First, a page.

On August 20, 2013, a group of armed men, some in Ugandan police uniforms, others in civilian clothes, abducted Mutabazi from the guesthouse, forced him into a car, and drove off with him. Some of the men in the car were speaking Kinyarwanda, the language of Rwanda, Mutabazi has said. Mutabazi was released the same day, after senior Ugandan government and police officials intervened.

The Ugandan authorities and the UNHCR then arranged to move Mutabazi to a different location, where he was under 24-hour police protection. It was from this second location that he disappeared on October 25.

Human Rights Watch says it wrote to the Ugandan inspector general of police, General Kale Kayihura, on October 30 for an explanation of Mutabazi’s disappearance, and tried to call him, but did not receive a reply.

The statement from HRW indicates that on October 31, the Rwandan police announced that Mutabazi was in their custody.

The statement from the Rwandan authorities followed that made by Ugandan minister for relief, disaster preparedness, and refugees, Hilary Onek, which claimed that Mutabazi had escaped from his hotel, police had apprehended him, and “in an error of judgment and misinterpretation of the International Arrest Warrant, [a police officer] regretfully handed him over to the Government of Rwanda officials.”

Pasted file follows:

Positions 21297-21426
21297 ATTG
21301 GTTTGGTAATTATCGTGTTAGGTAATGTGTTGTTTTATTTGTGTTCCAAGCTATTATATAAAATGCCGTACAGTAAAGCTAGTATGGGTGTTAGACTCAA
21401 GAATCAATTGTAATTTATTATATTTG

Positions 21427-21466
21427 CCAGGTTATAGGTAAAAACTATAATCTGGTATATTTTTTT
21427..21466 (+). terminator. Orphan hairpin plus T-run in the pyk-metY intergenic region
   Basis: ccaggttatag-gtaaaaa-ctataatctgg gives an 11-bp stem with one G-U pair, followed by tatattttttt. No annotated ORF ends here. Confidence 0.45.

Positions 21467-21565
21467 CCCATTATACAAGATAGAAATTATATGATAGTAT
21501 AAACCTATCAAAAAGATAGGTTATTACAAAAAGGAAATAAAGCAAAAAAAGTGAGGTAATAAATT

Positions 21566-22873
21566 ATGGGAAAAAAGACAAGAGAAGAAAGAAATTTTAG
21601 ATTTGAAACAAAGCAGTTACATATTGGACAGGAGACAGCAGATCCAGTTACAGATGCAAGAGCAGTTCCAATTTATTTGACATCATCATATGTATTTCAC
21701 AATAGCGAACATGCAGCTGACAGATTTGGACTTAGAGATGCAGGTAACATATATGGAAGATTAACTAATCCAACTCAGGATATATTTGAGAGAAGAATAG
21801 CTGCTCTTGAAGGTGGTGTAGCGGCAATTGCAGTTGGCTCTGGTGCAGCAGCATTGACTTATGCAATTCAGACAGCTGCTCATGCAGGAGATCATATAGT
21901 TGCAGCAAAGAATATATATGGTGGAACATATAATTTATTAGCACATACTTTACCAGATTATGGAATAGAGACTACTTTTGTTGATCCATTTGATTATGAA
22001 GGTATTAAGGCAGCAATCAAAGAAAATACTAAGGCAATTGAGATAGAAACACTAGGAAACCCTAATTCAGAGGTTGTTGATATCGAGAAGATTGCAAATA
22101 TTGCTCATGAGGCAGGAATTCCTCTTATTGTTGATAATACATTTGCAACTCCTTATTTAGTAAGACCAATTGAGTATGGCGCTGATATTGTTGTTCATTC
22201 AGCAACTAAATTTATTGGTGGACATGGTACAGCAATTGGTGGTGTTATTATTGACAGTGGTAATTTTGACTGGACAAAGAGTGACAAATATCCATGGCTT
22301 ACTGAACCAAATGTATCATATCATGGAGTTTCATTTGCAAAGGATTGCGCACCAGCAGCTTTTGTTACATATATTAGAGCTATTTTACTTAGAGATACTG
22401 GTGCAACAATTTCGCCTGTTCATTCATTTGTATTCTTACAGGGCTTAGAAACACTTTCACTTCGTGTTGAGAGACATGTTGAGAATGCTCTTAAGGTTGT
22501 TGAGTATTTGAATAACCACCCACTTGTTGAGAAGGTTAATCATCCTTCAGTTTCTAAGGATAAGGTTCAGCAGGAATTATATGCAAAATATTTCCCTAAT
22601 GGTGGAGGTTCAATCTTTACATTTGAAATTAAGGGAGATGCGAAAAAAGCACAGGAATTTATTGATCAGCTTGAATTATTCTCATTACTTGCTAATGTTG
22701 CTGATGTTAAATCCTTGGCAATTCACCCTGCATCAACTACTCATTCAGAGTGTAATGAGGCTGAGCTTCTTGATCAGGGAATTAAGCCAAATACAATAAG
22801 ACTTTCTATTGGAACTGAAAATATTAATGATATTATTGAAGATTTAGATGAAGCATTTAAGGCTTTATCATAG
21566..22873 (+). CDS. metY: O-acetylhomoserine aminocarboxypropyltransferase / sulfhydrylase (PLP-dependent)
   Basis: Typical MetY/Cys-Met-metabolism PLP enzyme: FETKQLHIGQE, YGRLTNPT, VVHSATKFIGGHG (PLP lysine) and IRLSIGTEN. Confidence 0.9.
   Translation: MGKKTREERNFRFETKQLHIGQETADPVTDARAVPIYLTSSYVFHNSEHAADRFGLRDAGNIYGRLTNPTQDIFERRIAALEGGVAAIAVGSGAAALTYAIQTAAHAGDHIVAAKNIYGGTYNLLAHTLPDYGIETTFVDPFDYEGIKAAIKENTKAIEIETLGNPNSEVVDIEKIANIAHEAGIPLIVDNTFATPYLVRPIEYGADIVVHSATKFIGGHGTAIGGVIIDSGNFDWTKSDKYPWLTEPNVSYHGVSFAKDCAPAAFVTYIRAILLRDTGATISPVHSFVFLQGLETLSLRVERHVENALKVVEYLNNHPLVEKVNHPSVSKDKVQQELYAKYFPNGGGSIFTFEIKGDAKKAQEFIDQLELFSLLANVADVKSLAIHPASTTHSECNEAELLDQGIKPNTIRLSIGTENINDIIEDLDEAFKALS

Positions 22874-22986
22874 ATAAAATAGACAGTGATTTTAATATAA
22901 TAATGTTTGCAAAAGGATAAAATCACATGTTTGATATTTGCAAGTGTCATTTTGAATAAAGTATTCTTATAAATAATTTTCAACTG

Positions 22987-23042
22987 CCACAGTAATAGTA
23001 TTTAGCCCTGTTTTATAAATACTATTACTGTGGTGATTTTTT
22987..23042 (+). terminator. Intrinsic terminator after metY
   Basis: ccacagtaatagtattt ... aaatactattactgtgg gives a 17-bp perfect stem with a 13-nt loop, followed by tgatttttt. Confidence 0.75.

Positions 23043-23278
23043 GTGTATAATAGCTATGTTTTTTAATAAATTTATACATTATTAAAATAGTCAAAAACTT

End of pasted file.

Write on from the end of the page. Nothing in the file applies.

At the time of Mutabazi’s abduction in August, the Ugandan police issued a statement saying they were responding to an extradition request from the Rwandan police, via Interpol, alleging that Mutabazi was wanted in connection with armed robbery in Rwanda.

The statement said, however, that, “The Uganda Police Force would not hand over the suspect to any country, without going through legal procedures of deportation or extradition, as the law requires.” No such procedures were followed in either August or October.

In an October 31 statement, the Rwandan police said that Mutabazi is wanted for “terrorism and other crimes” and suspected of involvement in grenade attacks led by the Rwanda National Congress, General Nyamwasa’s exiled opposition group, in collaboration with the Democratic Forces for the Liberation of Rwanda (FDLR), a predominantly Rwandan armed group operating in eastern Congo that consists in part of people who took part in the 1994 Rwandan genocide.

Human Rights Watch is now expressing concern that Mutabazi could face an unfair trial in Rwanda, as has been the case with other alleged criminal suspects whom the government accused of having links with the opposition.

“We are worried about Mutabazi’s well-being in Rwanda,” Bekele said. “The Rwandan authorities should guarantee his safety, publicly disclose his whereabouts, allow him access to a lawyer and visits by relatives, and, if he is to be charged, promptly bring him before a court.”

HRW also calls upon UNHCR to accelerate the determination of refugee claims by Rwandan asylum seekers in Uganda and expedite the third-country resettlement of Rwandan refugees who might be at risk in Uganda.